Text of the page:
In the spirit of International Women’s Day, we take a look at multitude of influential women hailing from Norfolk.

International Women's Day (March 8) is a global day celebrating the social, economic, cultural and political achievements of women. The day also marks a call to action for accelerating gender parity.

International Women's Day (IWD) has occurred for well over a century, with the first IWD gathering in 1911 supported by over a million people in Austria, Denmark, Germany and Switzerland. Prior to this the Socialist Party of America, United Kingdom's Suffragists and Suffragettes, and further groups campaigned for women's equality.

Boudicca - Queen of the Iceni
Died 60/61 AD

The statue of Boudicca and her daughters has stood at Westminster Bridge since 1902 -    Source

The statue of Boudicca and her daughters has stood at Westminster Bridge since 1902 - Source

Boudicca is a symbol of female strength, ruling the Iceni tribe across Norfolk eastern Cambridgeshire and North Suffolk, along with her husband, King Prasutagus. The Romans invaded in 43 AD, allowing Prasutagus to continue to rule his people alongside them; when he died he left half is empire to the Roman emporer Nero and the other half to his wife and daughters. The Romans invaded Boudicca and her people, inciting a rebellion led by Boudicca and the Iceni, who went on to destroy Londinium (London) and Verulamium (St Albans); thousands of people are said to have died. The Iceni eventually succumbed to the Romans, and Boudicca is said to have poisoned herself to escape capture.

The site of a Roman Town, Venta Icenorum (Market place of the Iceni) stands at Caistor St Edmund, just outside Norwich, where old town walls can still be seen. Similar sites of this time or later stand at Burgh Castle and Caister-on-Sea. You can also take a wander down the 36 mile nature path of Boudicca Way running from Norwich to Diss, or learn more about Boudicca and the Romans at Norwich Castle.


Anna Sewell - Author
1820 - 1878

Anna Sewell -    Source

Anna Sewell - Source

Anna Sewell was born in a small house in Great Yarmouth, moving to London with her family soon after but frequently visiting family in Buxton, Norfolk. She suffered an injury to her ankles which left her with lifelong mobility problems, relying on horse drawn carriages to get around. She went on to write the classic novel “Black Beauty” from her bed in Norwich, which she sold to Jarrold & Sons in 1877, shortly before her death the next year. The book focuses on the life and treatment of horses and settings in the book possibly inspired by her family’s land in Norfolk; unfortunately she never lived to see the success of the book.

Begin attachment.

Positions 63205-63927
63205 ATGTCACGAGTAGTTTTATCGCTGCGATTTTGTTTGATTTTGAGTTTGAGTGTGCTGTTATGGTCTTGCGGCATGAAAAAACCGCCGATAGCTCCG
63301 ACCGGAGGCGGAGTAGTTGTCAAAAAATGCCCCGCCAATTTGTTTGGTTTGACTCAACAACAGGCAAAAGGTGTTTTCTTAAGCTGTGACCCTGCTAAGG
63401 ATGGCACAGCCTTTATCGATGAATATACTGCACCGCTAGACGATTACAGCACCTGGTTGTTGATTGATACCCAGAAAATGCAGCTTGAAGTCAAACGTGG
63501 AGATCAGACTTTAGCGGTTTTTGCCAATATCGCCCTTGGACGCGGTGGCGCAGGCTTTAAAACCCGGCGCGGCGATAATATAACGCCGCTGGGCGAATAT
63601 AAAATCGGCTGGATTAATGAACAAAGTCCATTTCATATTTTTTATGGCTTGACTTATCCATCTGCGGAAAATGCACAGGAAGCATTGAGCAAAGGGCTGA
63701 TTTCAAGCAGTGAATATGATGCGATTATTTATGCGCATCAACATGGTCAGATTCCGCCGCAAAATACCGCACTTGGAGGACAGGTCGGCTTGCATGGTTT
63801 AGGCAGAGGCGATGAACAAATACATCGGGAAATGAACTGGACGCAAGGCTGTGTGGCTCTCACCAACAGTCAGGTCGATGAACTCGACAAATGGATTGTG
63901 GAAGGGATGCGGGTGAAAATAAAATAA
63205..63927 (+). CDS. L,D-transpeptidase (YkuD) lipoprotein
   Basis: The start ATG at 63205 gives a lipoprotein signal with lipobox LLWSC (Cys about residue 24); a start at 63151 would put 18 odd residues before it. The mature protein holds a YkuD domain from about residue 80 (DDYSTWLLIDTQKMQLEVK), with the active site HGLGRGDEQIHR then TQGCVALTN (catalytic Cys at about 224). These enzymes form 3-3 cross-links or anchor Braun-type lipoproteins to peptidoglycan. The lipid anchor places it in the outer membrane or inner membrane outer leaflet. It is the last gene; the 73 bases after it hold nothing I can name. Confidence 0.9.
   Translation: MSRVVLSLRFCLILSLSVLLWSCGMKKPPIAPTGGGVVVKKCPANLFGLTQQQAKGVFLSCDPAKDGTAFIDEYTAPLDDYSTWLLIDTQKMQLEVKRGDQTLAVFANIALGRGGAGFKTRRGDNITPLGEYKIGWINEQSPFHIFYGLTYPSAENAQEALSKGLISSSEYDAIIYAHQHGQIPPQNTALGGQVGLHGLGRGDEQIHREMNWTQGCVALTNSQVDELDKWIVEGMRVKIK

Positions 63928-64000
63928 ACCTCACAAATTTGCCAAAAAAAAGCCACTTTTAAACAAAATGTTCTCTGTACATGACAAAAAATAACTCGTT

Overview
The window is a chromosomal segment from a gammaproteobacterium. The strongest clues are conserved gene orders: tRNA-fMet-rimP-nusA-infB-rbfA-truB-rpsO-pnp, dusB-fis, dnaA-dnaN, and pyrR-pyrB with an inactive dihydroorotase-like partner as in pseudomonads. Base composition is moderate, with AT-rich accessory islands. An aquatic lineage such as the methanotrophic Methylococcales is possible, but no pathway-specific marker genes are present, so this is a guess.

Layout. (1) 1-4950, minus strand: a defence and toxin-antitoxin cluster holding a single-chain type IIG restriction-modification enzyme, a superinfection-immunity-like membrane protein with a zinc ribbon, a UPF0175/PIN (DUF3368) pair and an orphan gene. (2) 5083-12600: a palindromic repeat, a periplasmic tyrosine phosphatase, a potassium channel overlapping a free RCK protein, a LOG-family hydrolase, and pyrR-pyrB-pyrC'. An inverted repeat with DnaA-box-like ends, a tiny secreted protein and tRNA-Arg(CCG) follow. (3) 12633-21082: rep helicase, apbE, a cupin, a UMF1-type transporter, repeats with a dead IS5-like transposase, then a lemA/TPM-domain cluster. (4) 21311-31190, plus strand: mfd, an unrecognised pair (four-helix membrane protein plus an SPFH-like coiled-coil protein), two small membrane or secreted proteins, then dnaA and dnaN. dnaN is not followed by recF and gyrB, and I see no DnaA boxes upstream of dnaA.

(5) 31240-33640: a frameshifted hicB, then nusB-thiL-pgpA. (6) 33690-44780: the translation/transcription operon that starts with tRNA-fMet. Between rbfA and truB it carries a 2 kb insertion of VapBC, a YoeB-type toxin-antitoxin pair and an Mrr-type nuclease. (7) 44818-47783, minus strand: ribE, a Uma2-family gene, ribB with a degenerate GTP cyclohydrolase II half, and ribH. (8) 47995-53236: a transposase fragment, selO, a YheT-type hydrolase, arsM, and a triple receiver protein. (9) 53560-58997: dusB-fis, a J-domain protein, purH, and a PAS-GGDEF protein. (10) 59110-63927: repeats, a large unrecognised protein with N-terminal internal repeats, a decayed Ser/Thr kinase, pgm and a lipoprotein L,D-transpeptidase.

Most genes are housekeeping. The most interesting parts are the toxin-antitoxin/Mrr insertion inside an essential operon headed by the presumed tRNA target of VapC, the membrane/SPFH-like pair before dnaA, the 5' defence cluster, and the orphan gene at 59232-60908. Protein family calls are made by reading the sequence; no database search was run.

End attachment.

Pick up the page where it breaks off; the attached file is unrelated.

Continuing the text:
Anna was buried in a Quaker Cemetery in Lamas, near to Buxton, where her grave is inset into the walls of the house that stands there now. There is a memorial in the city set up by her cousin in 1917, as well as a college named after her on the outskirts of Norwich; there is also a plaque at the house she was born in, in Great Yarmouth.

The birthplace of Anna Sewell -    Source

The birthplace of Anna Sewell - Source


Edith Cavell - Nurse

Edith Cavell -    Source

Edith Cavell - Source

Born in Swardeston, a small village outside Norwich, Edith Cavell was a first world war hero sentenced to death by firing squad for helping soldiers on both sides. It is said she became a nurse after returning to Norwich from Belgium to care for her sick father; she was in Norwich when war broke out and returned to the continent, saying "at a time like this, I am more needed than ever".

It is believed she saved over 200 men, being heavily criticised for also helping soldiers from the German & Austrian side, who were fighting against the British. Her execution recieved worldwide press coverage and condemnation; British newspapers set up fundraising for nurses in her name, which lives on today as the Cavell Nurses’ Trust.

She is laid to rest at Norwich Cathedral, where you can visit her memorial and view paintings commissioned by Brian Whelan; there is also the Edith Cavell Pilgramage, a walking & cycle route from Swardeston to the Cathedral. Opposite the Cathedral, overlooking historic Tombland, is a gastropub named in her honour.


Olive Edis - Photographer

Olive Edis -    Source

Olive Edis - Source

Referred to as Britain’s First Female War Photographer, Olive Edis was born in London and took up photography in her twenties after being gifted a camera from her first portrait subject, her cousin Caroline. In 1905, Olive and her sister set up a photographic studio in Sheringham on the North Norfolk coast, built by their architect Uncle Robert William Edis, who was Deputy Lieutenant for Norfolk from 1901.

Over the course of her career she photographed a variety of subjects; from local fisherman to members of the Royal Family and in 1918 was commissioned to photograph women’s war work in Europe by the Imperial War Museum. There was opposition to sending a woman to photograph a warzone, however she embarked on a trip around France and Belgium alongside Lady Norman, Chair of the Women’s Work Committee.

The largest collection of her works can be seen in the Cromer Museum after years of her being all but forgotten; there is also an exhibition at Ancient House Museum of Thetford Life, running until 14 September 2019.

Holiday homes by the sea at Rainbows End, Bacton

Norfolk is full of tales to tell of influential women and the history that followed them, with countless museums, churches and beautiful seaside and countryside. It’s the perfect place for a holiday home; you could explore whenever you want to!